In the Summer of 2013, I had an idea to go on a very different kind of book tour for my third novel FAT ANGIE. Inspired by a small-town Texas teen without access to creative mentorship, I packed my belongings into storage, rented a tiny Ford Focus and drove across the U.S. for several months. The goal was to empower at-risk youth through creative writing at no cost to their programs. This wasn’t funded by the publishing house. There were no big sponsors. This was about an idea to see if providing access to creative mentorship would have impact on this kind of kid. My cross-country journey became the focus of the feature documentary At-Risk Summer. In early April 2015, the film premiered at the prestigious Through A Women’s Eyes and Sarasota Film Festivals. While the film chronicles my journey, it is a story about the many kinds of kids in America that are at-risk. The film also features educators, librarians and multiple award-winning, New York Times Best Selling authors such as: A.S. King, Matt de La Peña, Kathy Erskine, Meg Medina, Ellen Hopkins, Pat Zietlow Miller and Michele Embree . Each of these authors talk about why they write for young people, what at-risk is in America today and how to begin a new conversation about why we need to show up for this population of youth.
From the At-Risk Summer experience, I learned that empowering youth on the fringe via creative mentorship does have impact. Showing up has currency with this population of young people and that art in all of its forms can change the trajectory of how these young people see themselves. So, I co-founded with author and educator C.G. Watson the non-profit Never Counted Out. The organization’s primary goal it to provide at-risk youth access to creative mentorship and resources. We are amassing a database of artists (writers, filmmakers, musicians, painters, photographers, street artists) who are willing to donate one hour a year to rock the art and inspire youth in their community or a community they visit. Our campaign, If Someone Only Knew, allows teens across America to share their truth with NCO as an essay and/or other art and be published online and part of a larger printed anthology., I am deeply affected by the loss of just one young person to suicide. So in the wake of a number of recent teen suicides, I felt the time to hear what teens are going through is now and not in a suicide note. So at this moment, any teen ages 13 – 19 can go to the Never Counted Out site and find out how to share their writing and art to empower others and most importantly, to be heard!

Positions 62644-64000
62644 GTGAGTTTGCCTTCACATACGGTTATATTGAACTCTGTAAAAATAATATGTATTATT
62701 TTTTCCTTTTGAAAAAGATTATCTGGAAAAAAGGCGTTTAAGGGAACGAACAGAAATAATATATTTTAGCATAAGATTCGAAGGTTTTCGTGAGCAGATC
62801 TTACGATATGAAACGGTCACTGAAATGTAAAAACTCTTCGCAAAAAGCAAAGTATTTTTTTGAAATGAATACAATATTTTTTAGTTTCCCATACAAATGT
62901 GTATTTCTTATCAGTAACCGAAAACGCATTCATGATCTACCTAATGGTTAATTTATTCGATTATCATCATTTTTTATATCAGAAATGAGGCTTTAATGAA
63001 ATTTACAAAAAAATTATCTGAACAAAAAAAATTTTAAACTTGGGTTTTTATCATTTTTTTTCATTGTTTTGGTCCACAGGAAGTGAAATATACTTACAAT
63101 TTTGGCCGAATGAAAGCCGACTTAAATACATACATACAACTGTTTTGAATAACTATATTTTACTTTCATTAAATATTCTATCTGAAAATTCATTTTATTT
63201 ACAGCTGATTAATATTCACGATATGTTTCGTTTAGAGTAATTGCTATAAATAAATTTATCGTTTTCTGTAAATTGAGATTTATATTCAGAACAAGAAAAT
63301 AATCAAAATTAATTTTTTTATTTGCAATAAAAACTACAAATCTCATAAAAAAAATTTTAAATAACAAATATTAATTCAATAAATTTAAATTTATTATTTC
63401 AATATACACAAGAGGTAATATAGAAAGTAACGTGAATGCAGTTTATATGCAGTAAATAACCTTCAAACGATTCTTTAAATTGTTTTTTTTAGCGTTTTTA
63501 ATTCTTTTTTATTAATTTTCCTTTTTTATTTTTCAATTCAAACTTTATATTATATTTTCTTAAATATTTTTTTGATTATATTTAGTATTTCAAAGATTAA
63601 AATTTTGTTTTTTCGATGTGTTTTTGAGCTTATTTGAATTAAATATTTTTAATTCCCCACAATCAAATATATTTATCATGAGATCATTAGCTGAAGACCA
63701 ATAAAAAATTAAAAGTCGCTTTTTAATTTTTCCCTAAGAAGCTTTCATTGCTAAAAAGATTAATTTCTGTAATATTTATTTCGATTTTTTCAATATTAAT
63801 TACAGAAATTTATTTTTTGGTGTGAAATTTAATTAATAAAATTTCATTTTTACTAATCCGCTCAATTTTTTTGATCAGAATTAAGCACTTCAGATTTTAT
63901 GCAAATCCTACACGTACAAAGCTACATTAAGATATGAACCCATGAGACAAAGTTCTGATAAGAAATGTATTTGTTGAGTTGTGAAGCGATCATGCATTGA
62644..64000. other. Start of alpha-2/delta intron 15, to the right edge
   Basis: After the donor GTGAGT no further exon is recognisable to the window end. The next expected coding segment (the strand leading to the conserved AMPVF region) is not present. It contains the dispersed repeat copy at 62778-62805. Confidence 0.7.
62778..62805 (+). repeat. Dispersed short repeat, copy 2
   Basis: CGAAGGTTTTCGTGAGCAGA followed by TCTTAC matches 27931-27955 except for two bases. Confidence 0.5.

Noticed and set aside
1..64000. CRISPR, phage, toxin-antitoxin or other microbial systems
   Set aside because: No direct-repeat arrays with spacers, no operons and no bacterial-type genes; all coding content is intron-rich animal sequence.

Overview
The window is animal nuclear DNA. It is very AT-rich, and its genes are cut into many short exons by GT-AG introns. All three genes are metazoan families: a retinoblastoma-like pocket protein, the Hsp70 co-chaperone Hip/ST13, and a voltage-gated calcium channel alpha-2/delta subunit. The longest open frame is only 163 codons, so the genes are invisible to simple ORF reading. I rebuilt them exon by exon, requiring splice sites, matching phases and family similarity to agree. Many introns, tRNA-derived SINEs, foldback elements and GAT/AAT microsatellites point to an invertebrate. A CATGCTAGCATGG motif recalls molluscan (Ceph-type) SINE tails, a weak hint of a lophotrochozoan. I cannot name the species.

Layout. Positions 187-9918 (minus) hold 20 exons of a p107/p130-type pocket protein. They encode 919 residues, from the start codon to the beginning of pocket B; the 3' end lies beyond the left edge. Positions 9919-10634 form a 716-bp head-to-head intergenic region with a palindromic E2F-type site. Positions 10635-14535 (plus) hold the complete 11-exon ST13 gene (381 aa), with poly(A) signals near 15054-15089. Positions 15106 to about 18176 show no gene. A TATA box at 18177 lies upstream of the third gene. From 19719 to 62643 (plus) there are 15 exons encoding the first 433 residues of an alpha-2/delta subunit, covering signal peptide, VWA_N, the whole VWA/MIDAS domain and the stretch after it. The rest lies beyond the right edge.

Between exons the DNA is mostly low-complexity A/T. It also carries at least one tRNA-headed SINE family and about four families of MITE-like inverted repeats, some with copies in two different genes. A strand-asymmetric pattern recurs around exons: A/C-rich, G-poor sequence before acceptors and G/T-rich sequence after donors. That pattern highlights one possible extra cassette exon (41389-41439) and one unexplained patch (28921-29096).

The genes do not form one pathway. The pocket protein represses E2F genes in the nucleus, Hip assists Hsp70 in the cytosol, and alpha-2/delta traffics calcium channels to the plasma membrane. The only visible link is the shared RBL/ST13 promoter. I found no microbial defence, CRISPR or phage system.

I’ve got four novels in the pipeline. My next novel, WHEN WE WAS FIERCE (Candlewick Press, 2016) takes my love of voice and culture right back to the page. It’s the story of four inner city teens trying to maneuver through temptations of gangs and violence. The novel is in verse and adds an unexpected layer the ways we think about language. It’s definitely raw.
Teens share your words with Never Counted Out!
Educators celebrate the film At-Risk Summer.